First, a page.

A new EDUCAUSE Center for Analysis and Research (ECAR) study finds that instructors can take steps to ensure that students with disabilities have equitable access.
Technology in higher education can be both an aid and a challenge for students with disabilities. To better understand academic technology needs, Dana C. Gierdowski and Joseph Galanek studied nearly 2,000 open-ended responses from students who identified as having a physical and/or a learning disability. In ECAR Study of the Technology Needs of Students with Disabilities, 2020 students reveal how they would like instructors to use technology to improve learning.
Findings of ECAR Study of the Technology Needs of Students with Disabilities, 2020 highlight the following points:
- Students want their instructors to make all course materials and resources accessible online, but class notes and presentation slides were the most commonly requested, followed by assignments/tests and lectures. Respondents reported that having online access is important because it lets them review the content both before and after class, complete their work in suitable environments, and catch up on information they miss when taking notes or if they are out sick.
- The learning management system (LMS) is considered key to providing access for students with disabilities to online course content, and they would like faculty to use it more. Students want an LMS layout that is intuitively structured, organized, clearly labeled, and updated so that they can find the materials they need with ease.
- Students want to use their mobile devices in the classroom to take notes. Most students told us that they would like to use their laptops to take notes, as they often can't handwrite notes fast enough to keep up with their instructors' lectures. They also reported that using devices in the classroom allowed them to more easily access online materials to follow along with lectures, make notes directly into the online PowerPoint, record lectures, take photos of any items on the classroom's board, or make voice memos.
- Students want training for themselves and their instructors on how to use the technology on their campus and for their classes. Many students reported that they needed training and direction in using software for their courses, as well as help in navigating the LMS. Students also observed that instructors needed to be trained in how to use the technology they expected their students to use.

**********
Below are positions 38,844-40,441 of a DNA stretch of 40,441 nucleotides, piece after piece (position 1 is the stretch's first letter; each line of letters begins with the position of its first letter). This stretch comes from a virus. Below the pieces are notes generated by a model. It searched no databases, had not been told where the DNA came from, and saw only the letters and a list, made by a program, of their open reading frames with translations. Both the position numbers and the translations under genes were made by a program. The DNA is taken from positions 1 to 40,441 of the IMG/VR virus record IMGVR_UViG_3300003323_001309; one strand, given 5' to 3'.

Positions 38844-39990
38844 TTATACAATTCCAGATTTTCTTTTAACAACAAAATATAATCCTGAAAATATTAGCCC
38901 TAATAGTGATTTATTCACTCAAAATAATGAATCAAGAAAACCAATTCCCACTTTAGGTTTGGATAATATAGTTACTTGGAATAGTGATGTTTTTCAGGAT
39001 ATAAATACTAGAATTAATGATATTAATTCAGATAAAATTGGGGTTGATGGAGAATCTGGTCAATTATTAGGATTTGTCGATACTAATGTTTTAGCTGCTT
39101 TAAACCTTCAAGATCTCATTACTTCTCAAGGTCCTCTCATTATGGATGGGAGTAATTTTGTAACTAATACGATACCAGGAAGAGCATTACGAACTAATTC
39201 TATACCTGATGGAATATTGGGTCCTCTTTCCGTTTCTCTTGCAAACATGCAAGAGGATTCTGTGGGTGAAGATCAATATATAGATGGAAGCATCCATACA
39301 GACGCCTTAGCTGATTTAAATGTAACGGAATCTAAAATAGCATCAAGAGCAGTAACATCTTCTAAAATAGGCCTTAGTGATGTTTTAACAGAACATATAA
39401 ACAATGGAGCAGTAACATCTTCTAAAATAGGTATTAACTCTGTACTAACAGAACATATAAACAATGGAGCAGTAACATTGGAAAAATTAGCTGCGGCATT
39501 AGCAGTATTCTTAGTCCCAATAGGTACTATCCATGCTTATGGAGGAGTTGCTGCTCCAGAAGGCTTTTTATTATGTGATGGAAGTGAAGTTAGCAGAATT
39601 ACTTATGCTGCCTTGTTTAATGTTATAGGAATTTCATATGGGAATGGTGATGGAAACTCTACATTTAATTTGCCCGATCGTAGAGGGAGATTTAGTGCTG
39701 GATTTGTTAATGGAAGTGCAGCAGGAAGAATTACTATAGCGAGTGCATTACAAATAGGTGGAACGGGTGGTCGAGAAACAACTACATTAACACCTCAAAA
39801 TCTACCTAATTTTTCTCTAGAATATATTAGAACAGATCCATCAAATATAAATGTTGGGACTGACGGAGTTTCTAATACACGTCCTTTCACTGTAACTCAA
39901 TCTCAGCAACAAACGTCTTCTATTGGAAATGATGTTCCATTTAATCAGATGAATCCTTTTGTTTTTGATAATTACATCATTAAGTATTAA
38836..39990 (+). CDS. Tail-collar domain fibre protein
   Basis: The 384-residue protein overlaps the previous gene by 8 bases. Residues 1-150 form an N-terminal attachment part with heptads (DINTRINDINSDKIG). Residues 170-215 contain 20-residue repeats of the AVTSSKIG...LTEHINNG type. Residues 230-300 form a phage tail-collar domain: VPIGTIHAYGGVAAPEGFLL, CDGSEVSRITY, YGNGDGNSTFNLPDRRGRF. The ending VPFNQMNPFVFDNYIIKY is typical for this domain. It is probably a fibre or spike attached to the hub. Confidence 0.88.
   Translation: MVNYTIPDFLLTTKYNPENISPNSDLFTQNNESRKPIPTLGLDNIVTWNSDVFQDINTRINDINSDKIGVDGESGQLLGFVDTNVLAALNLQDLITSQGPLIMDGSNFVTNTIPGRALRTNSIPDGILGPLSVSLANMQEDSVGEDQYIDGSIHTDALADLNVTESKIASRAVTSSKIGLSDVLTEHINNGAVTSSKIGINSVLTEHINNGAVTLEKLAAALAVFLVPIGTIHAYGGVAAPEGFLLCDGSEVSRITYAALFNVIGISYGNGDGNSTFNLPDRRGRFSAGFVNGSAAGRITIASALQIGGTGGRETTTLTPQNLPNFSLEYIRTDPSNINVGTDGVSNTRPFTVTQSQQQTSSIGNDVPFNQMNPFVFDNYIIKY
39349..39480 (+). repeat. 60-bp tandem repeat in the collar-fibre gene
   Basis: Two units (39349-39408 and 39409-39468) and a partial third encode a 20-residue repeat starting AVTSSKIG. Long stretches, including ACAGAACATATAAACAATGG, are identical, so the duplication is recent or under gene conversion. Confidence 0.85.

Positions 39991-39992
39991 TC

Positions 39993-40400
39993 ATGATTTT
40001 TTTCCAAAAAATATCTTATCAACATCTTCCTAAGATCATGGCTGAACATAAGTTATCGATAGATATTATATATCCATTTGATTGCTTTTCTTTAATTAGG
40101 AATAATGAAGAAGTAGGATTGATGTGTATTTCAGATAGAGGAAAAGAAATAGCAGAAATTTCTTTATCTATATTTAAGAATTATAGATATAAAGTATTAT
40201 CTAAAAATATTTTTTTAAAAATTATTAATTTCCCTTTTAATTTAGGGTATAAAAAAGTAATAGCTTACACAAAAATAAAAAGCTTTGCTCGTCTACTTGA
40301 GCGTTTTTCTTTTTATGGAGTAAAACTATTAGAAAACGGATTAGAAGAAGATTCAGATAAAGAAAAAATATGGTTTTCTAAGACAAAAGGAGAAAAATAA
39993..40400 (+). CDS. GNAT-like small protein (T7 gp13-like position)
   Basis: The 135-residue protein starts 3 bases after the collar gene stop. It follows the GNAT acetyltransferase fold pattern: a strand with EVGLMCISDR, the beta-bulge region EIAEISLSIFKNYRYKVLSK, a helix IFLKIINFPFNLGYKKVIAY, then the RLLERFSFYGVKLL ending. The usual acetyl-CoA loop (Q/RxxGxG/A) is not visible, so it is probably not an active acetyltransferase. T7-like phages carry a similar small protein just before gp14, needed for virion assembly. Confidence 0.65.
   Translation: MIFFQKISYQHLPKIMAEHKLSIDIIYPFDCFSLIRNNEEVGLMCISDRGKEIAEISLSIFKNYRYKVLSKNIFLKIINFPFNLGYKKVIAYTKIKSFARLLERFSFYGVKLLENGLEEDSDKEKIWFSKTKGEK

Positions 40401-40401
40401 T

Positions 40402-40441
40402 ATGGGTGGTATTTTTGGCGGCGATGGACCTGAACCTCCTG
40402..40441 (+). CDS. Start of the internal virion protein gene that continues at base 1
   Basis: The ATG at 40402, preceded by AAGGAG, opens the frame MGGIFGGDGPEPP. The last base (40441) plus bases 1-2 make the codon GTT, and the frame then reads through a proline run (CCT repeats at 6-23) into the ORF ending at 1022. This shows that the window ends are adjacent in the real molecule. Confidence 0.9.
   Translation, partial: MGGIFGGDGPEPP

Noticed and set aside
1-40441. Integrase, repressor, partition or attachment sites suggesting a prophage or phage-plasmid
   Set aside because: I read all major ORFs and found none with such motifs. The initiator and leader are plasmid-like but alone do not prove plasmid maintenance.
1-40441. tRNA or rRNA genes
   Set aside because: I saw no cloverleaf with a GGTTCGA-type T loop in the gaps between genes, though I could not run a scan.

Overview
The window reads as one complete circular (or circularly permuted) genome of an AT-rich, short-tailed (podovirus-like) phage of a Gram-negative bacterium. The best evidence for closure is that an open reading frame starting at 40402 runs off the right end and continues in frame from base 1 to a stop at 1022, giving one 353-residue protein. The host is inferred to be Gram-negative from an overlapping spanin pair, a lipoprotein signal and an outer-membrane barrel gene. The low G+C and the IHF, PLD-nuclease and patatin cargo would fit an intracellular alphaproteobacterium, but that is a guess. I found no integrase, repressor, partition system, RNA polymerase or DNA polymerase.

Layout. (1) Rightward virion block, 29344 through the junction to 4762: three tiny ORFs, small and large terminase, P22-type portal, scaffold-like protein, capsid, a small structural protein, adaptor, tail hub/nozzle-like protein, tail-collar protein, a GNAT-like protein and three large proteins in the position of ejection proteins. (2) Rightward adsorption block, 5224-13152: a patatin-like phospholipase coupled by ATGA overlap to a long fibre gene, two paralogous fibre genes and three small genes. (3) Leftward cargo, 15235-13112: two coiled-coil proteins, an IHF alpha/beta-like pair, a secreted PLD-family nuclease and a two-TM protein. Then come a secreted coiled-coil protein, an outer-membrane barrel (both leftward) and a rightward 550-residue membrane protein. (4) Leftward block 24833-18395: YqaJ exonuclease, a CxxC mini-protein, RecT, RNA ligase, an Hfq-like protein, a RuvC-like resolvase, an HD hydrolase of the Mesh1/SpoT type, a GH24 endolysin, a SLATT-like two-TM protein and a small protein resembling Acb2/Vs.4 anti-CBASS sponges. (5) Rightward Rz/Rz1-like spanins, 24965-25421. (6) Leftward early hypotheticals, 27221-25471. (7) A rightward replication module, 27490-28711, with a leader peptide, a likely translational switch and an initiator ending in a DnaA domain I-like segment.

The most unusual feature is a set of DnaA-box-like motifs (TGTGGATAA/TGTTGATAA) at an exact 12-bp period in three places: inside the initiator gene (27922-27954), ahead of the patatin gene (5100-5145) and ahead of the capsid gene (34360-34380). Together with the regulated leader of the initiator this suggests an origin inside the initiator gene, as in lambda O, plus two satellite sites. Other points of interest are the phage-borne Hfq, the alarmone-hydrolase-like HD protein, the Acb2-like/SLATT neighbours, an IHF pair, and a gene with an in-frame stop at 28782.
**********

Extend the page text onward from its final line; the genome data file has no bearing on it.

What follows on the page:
- Greater use of videos or other media in the classroom and online can benefit students with disabilities by presenting course materials in multiple formats. Many students want course materials presented in alternative formats, such as video or pictures, rather than solely through lecture, reading, and PowerPoint. They reported that these modes assist in comprehension and could also make face-to-face classes more engaging and interesting.
- Students with disabilities want to have a more engaging classroom experience through the use of interactive technology. Students told us they want to have educational games and polling to foster a more interactive classroom rather than passively following lectures. Some indicated that gamification of course materials (e.g., Kahoot) could increase the interactivity of their classroom experience by allowing them to actively use their mobile devices for learning.
- Assistive/accessible technology such as captioning and text-to-speech software is important to their academic success, and students with disabilities would like instructors to account for this when developing their courses. By captioning videos, selecting digital materials that have an audio option, and/or formatting files so they are compatible with text-to-speech applications, instructors can offer students more ways to process information. Students also recognize that incorporating more of these options increases access to all learners and fosters a more inclusive environment.
The study suggests higher education pedagogical practices should adopt Universal Design for Learning (UDL) principles to expand accessibility. UDL is a reframing of accessibility for learning environments. These measures can help all students, particularly during this era of emergency remote teaching.
Infographic Answers 3 Questions:
You can download the study's associated infographic, Building Accessible Infrastructure For All Students With Universal Design For Learning (PDF). It provides student answers to 3 questions:
- What is Universal Design for Learning?
- How can faculty use tech tools to increase accessibility?
- How can instructors use technology to implement UDL?
- "7 Things You Should Know About Universal Design for Learning," EDUCAUSE, April 6, 2015.
- Thomas Tobin, "Taking IT Way beyond Accessibility: 5 + 4 = 1 Approach," EDUCAUSE Review, August 12, 2019.
- Erin DeSilva, Adam Nemeroff and Patricia Lopez, "Igniting a Universal Design Mindset on Campus," EDUCAUSE Review, December 4, 2017.
- Jessica Phillips, "5 Tips for Accessibility and Universal Design for Learning," Transforming Higher Ed (blog), EDUCAUSE Review, February 9, 2018.